It might seem strange for an Environmental Warrior – who is always going on about reducing consumption and our impact on the Earth – to be writing a post on how important it is to value our personal belongings. Although I don’t believe it’s necessary for us to own ‘nothing’, I do believe we need to own much less than we do, and to not attach ourselves to objects or possessions in a way that makes us feel incomplete if those things are removed from our lives. Our belongings are physical representations and manifestations of our deepest selves – our souls made visible.
In Buddhist philosophy, non-attachment means being free of the desire and craving for things outside of ourselves that we believe give our lives value and meaning. But if we see everything around us as ‘one’, there is no reason to feel we are separate from anything, and therefore no reason to feel attachment to anything. If we see ourselves as existing inside a barrier of skin that physically separates us from the rest of the world, everything outside that physical ‘barrier’ becomes ‘the other’. We then grasp for things outside of ourselves in order to feel safe, happy and valued.
I prefer the term ‘belongings’ instead of ‘possessions’ because ‘belongings’ sounds like we have a more intimate relationship with what we allow into our personal space, rather than objects and things we amass for the sake of it, or because we think it makes us look good to others. Our belongings are extensions of ourselves manifested in the physical world, tangible expressions of our heart and soul, our joys and inspirations made visible. When we value our belongings, we value ourselves. I’ve always believed how we take care of our belongings reflects how we take care of ourselves (or not).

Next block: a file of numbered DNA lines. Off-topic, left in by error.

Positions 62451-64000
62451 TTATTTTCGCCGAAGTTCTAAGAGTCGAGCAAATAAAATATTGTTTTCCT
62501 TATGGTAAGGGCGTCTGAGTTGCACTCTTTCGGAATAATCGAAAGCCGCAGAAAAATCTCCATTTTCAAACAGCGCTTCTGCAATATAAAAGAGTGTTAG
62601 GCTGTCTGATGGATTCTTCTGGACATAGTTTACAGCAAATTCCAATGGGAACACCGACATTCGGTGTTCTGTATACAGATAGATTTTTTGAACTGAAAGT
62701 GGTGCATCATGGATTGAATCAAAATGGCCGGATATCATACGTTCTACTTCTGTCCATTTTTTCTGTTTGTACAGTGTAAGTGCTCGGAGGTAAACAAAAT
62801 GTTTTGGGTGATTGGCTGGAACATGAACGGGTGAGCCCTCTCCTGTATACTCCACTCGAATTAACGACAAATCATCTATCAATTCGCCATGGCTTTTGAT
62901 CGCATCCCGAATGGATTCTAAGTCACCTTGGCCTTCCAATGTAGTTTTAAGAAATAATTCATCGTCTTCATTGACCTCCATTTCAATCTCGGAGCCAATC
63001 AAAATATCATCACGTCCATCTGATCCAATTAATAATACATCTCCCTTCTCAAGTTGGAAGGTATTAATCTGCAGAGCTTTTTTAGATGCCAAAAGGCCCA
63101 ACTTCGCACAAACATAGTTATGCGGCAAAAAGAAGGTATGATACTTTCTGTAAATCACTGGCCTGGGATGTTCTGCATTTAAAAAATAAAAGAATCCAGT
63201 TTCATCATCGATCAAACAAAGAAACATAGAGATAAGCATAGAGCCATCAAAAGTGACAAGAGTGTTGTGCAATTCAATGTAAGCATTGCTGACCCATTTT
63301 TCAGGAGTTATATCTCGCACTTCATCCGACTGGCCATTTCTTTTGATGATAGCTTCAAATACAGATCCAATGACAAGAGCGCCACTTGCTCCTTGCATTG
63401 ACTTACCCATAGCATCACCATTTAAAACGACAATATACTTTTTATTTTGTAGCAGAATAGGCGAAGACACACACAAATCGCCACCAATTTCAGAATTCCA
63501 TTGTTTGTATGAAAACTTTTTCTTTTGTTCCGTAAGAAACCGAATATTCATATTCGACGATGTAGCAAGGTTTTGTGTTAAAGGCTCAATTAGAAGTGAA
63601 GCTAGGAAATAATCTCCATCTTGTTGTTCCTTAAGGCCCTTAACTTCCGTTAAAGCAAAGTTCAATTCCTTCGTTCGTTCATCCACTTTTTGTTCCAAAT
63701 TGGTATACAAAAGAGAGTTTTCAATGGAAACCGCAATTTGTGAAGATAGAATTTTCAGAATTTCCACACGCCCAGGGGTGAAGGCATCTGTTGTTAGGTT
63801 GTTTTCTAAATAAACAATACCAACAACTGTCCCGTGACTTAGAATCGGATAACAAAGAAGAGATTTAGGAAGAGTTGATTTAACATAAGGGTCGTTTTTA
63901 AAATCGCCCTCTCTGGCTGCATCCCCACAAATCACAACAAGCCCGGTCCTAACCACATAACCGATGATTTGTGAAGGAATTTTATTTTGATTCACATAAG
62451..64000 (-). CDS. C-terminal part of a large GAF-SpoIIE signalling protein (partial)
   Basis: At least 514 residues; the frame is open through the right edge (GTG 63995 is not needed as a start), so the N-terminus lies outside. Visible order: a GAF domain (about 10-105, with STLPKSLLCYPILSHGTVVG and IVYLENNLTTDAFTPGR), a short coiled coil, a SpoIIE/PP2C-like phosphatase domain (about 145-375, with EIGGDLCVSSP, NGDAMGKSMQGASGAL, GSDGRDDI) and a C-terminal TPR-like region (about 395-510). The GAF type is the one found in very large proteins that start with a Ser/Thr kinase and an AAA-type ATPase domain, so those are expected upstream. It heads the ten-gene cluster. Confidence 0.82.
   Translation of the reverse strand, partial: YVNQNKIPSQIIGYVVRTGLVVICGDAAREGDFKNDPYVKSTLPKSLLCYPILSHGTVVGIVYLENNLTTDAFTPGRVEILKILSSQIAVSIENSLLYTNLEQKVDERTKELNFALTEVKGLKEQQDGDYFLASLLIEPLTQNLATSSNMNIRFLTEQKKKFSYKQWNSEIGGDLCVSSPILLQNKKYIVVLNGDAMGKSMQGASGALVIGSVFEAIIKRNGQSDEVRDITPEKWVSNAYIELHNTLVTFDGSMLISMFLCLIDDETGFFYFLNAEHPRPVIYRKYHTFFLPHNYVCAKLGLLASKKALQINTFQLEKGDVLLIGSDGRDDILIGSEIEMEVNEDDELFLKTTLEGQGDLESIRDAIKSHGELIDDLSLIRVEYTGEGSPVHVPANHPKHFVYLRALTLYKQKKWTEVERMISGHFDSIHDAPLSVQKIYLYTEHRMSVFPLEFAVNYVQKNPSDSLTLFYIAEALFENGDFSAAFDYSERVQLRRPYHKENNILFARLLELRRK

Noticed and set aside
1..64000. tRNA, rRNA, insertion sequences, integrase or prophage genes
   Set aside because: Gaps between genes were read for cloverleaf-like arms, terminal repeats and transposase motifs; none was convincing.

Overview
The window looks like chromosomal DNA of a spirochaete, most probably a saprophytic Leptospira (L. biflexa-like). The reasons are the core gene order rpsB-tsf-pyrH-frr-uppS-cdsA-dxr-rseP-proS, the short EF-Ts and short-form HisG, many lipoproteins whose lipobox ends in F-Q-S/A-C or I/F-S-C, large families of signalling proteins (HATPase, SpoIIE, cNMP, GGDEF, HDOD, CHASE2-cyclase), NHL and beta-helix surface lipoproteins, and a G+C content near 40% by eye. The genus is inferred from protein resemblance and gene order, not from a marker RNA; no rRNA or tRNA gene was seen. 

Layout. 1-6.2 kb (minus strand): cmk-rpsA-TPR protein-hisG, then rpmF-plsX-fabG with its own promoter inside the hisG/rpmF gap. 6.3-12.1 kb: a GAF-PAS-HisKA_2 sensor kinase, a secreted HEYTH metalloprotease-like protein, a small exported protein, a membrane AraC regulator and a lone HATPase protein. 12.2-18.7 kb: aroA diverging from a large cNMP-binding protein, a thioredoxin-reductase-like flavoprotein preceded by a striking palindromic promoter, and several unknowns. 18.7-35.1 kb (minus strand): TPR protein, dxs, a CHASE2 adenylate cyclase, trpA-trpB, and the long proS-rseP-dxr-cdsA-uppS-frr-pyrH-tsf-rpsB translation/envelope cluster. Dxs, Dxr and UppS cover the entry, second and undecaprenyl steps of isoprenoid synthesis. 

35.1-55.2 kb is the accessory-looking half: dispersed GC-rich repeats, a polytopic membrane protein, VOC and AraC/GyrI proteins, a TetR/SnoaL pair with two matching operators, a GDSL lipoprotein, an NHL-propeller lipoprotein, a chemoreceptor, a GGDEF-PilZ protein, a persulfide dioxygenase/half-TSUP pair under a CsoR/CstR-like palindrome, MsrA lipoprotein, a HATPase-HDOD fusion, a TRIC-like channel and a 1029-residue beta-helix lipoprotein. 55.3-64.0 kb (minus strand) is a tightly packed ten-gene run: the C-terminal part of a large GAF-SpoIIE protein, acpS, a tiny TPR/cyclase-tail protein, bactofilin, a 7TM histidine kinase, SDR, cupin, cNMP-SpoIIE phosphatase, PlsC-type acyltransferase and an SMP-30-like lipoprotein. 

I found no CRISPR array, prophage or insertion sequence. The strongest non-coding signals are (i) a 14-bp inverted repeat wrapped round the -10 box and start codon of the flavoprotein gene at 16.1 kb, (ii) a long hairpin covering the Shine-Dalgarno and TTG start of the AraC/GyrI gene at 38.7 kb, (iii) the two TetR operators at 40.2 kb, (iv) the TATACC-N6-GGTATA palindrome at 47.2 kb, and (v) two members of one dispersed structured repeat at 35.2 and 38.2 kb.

Although we must always strive to reduce our levels of consumption, and minimize our impact on the environment, we are essentially creative, spiritual beings in physical bodies that exist on a material plane. We engage with each other and with the Earth not just through the world of spirit or psyche, but also through the world of matter. We have enormous creative, reproductive power, to create and destroy. We can either channel our energies into being constructive, or into being destructive. The power is the same – the difference is in how we consciously (or unconsciously) choose to express that power.
The difference is also in whether we choose to surround ourselves with belongings that have meaning and significance, that we are intimately connected to, rather than have possessions we need to upgrade every season because they’re not ‘in style’, or we get tired of them, or because our tastes are so whimsical and transient they are forever changing. If we’re happy with what we have, and find joy in what we have, we don’t need to be constantly buying everything, and this is how we can reduce our consumption of useless, unnecessary things, and reduce our impact on the Earth.